Social service professionals have complained to me that there are not resources developed specifically for them to learn quality improvement practice. They are right. But that should not stop them from diving into the pool of materials created for professionals in other fields. We are smart enough to see what applies to our professional realities and what does not. And a lot of it does. So get going. Join the quality revolution by learning QI.
Web-Based Self-Directed Learning in QI
NIATx offers a 60 minute web course on their process improvement model for behavioral health agencies. They call it Process Improvement 101. They also offer a workbook, a toolbox web page of links and much more. They are the real deal. They are golden. Start here with confidence.
The Open School was created by the Institute of Healthcare Improvement because medical schools weren't doing a great job of teaching quality improvement science to medical residents. It decided to create its own programs, free to anyone affiliated with a university. IHI is almost synonymous with quality improvement. It has its own terrific guide and has some of the best minds in quality improvement working for it.. It looks like organizations and individuals can now buy subscriptions to the Open School. Check out their QI course list. It was tough to find out what courses cost. I input a fake organization name in order to get a quote. It was $250.
The QSEN Institute, operated out Case Western Reserve University, is designed for nurses. The Robert Wood Johnson Foundation has funded the development of curricula and faculty members in nursing to help make nurses quality experts. (QSEN stands for Quality and Safety Education for Nurses). Their new website offers several online, free, no registration required, e-learning modules, mostly aimed at nurse educators who want to teach quality and safety to their students.
The National Quality Center for Improving HIV care has developed a set of materials designed for the QI novice to work to improve the care of services to people with HIV. These are free .pdf documents.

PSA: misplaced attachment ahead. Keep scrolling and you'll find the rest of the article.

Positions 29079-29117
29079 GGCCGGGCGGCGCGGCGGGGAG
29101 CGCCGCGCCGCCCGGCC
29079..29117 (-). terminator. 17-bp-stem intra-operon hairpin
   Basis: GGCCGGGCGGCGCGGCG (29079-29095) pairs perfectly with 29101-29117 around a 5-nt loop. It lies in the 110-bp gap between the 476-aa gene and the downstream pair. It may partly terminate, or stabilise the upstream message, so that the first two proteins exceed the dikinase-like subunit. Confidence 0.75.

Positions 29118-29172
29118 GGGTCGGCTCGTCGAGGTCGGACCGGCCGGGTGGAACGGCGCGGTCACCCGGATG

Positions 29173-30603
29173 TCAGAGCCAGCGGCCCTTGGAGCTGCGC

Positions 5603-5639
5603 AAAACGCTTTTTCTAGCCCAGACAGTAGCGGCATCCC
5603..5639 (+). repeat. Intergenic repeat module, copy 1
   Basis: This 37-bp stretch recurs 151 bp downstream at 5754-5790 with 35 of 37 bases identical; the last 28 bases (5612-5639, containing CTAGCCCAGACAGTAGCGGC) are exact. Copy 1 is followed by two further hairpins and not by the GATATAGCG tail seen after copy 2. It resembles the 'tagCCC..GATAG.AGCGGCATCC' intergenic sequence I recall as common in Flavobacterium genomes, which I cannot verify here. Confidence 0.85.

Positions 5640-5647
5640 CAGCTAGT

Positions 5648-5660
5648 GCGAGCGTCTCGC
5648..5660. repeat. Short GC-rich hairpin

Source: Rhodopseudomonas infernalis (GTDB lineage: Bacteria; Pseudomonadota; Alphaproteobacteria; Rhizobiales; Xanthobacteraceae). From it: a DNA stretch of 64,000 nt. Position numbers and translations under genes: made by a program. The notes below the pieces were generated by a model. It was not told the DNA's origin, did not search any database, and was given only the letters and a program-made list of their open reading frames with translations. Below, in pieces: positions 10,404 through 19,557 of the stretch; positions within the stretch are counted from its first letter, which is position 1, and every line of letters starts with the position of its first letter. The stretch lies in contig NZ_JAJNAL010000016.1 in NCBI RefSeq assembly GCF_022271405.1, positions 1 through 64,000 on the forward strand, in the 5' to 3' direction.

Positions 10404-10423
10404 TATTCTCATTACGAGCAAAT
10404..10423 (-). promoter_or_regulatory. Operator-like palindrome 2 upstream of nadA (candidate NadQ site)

The Public Health Foundation provides what they call a "quick guide" to learning quality improvement. The tutorial is a free online learning product that they say takes 20-30 minutes to complete.
Duke University Medical Center has an introduction to QI online.
The U.S. government's Health Resources and Services Administration has a couple of webinars and other resources here.
University Based Learning in QI
Check out the local universities in your area. Several, especially those with a medical school, nursing school or school of public health, are offering coursework for credit in QI. Several have established courses of study that result in the granting of a university-based certificate.
Recognized Certifications in QI
A certification in quality from a national or internationally recognized field can help the quality professional in the social services stand out from others. It signals that you are a real quality professional, have some employment experience in the area and have passed an exam covering a specified body of knowledge.
CPHQ, the Certified Professional in Healthcare Quality, is offered by the National Association for Healthcare Quality. Here is what they say about it: "The CPHQ credential signifies professional and academic achievement by individuals in the field of healthcare quality management."
ASQ (formerly the American Society for Quality, an oops of a name choice for an organization that went international) offers several certifications for quality professionals. One entry level qualification that looks appropriate for many who do QI work in the social services is the Quality Improvement Associate Certification. This certification is for a professional that "has a basic knowledge of quality tools and their uses and is involved in quality improvement projects, but doesn't necessarily come from a traditional quality area." An advanced certification, whose exam covers managerial and QI content, is the Manager of Quality / Organizational Excellence Certification.
It is not clear from the ASQ website which of their many certifications are the most appropriate for the human services. ASQ is a legit organization, which offers training and conferences and books for the quality professional. And their certifications will signal breadth of knowledge and experience. They sell books that help you prep for these exams. I have bought the two for the above exams and the content is human services appropriate. But the dizzying number of certifications ASQ offers and the high prices for some of these exams (they range from about $190 to over a thousand dollars) makes me think racket. The Quality Process Analyst certification sounds close to the Quality Auditor and Quality Improvement Associate. Do they really need three entry level certificates? Here is the full list.